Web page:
THROUGH THE DISAPPOINTMENT, the reverence in the voice of Dallas coach Dave Tippett rang clear.
"It's not just the talent and skill," he said of the Detroit Red Wings moments after they'd eliminated his Stars, "it's how hard they compete."
Dallas came into the Western Conference finals having upset the defending champions from Anaheim and a San Jose team that many pundits had picked as the Cup favorite. But the Stars ran into a buzz saw in the disciplined Wings, who promptly slapped them back to a reality befitting a fifth-place team.
Game 1 saw a prototypical Detroit performance. Flashing their speed and passing to break through Dallas's trap, the Wings drew their opponents into a series of restraining fouls. Detroit scored three times on its first five power-play opportunities and cruised to a convincing 4-1 win that set the tone for the series.
Though the Red Wings' superior skill level was on display, the game was defined more by Detroit's grimly efficient defensive scheme. The determined dogging of Brenden Morrow and Mike Ribeiro by Henrik Zetterberg and Pavel Datsyuk ensured that neither Dallas star would be a factor. "They don't give you any room out there," Morrow said. "They never quit on a play."
The Detroit offense suffered what looked like a critical blow moments before Game 2 when Johan Franzen, the leading goal scorer of the playoffs, was ruled out indefinitely with concussionlike symptoms. But even without the Mule, the Wings scratched out a 2-1 win on the strength of a defensive web that limited the Stars to 18 shots.
Dallas's frustration carried over into Game 3, where it was again stymied, getting off just 18 shots in a 5-2 thumping at the American Airlines Center. A virtuoso three-goal performance by Datsyuk and three points from Zetterberg notwithstanding, this was another example of the value of a consistent effort. "Those two are a rare breed," Tippett said. "They're a line that you [think] you should be checking, but in actual fact they are a checking line. That's the difference right there."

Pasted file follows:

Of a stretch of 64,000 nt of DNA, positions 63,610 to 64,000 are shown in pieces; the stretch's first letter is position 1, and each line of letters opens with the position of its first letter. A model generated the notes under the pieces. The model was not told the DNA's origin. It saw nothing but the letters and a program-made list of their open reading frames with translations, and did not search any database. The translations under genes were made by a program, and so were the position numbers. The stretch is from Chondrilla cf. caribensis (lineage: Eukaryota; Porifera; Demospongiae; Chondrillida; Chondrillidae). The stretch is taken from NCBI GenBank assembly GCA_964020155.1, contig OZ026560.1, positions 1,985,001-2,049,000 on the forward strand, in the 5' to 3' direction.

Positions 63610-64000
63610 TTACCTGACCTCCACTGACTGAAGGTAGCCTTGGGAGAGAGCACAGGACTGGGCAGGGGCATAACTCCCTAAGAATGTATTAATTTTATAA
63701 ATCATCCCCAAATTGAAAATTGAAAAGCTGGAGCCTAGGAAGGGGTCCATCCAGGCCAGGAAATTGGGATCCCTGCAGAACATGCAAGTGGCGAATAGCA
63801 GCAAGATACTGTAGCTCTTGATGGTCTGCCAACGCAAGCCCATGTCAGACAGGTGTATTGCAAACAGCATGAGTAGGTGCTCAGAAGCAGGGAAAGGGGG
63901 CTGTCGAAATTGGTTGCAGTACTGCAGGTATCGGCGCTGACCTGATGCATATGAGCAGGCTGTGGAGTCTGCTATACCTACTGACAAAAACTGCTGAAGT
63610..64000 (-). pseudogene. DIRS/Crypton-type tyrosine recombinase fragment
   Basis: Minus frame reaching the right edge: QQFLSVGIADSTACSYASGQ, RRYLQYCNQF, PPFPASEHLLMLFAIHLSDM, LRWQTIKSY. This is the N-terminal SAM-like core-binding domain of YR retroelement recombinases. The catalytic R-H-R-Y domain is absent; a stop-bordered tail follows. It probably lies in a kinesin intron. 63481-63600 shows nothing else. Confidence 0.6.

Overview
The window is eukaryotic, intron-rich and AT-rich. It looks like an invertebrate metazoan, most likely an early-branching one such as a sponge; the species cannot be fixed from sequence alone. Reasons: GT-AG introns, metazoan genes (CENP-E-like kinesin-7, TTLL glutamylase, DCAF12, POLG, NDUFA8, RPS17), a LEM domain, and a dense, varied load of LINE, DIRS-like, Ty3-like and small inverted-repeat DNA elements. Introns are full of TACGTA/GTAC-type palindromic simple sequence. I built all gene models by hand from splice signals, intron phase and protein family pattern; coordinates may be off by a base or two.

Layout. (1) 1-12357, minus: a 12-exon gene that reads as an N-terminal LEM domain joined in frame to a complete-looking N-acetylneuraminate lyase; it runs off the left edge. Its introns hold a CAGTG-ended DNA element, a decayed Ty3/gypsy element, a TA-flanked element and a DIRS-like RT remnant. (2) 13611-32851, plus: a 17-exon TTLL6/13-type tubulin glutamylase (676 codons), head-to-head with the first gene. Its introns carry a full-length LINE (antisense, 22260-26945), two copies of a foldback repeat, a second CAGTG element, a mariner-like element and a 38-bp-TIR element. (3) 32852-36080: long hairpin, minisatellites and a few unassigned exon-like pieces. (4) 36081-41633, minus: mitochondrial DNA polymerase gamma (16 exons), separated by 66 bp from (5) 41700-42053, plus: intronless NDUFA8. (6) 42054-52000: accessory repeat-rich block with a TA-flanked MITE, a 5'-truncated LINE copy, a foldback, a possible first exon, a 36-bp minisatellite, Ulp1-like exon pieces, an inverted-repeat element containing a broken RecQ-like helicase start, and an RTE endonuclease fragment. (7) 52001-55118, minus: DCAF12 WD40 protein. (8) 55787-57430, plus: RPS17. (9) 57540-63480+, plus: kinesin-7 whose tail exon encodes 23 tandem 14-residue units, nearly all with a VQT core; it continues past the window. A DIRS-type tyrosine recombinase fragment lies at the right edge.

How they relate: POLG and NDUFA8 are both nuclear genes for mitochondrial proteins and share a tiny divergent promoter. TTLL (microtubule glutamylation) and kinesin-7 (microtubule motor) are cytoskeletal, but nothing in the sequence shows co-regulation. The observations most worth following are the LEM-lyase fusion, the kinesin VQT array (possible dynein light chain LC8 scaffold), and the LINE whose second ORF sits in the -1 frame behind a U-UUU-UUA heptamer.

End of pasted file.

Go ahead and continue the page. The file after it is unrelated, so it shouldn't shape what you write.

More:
With the demoralized Stars down three games to none, the scene was set for a second consecutive series sweep for the Wings. But a determined effort by goalie Marty Turco in a 3-1 victory derailed Detroit's franchise-record nine-game playoff winning streak and allowed Dallas to avoid a handshake line in front of its fans—at least temporarily. The win proved to be something more than a last gasp: Newly emboldened, the Stars went back to Detroit for Game 5 and stunned the Wings 2-1.
But just when it seemed that momentum had swung in favor of the Stars, Detroit rediscovered the determination and grit that had characterized its game. Kris Draper redefined smashmouth hockey when he opened the scoring less than four minutes into Game 6, inadvertently using his face to deflect Dallas Drake's wrister past a stunned Turco. His sacrifice energized the Wings, who spent the next 20 minutes swarming the Dallas net, swelling the lead to 3-0 before finally sealing the deal with the 4-1 win.
In taking the conference finals four games to two, the Wings earned their 23rd Stanley Cup finals appearance and the chance to win their 11th Cup. Only the Pittsburgh Penguins stood in their way.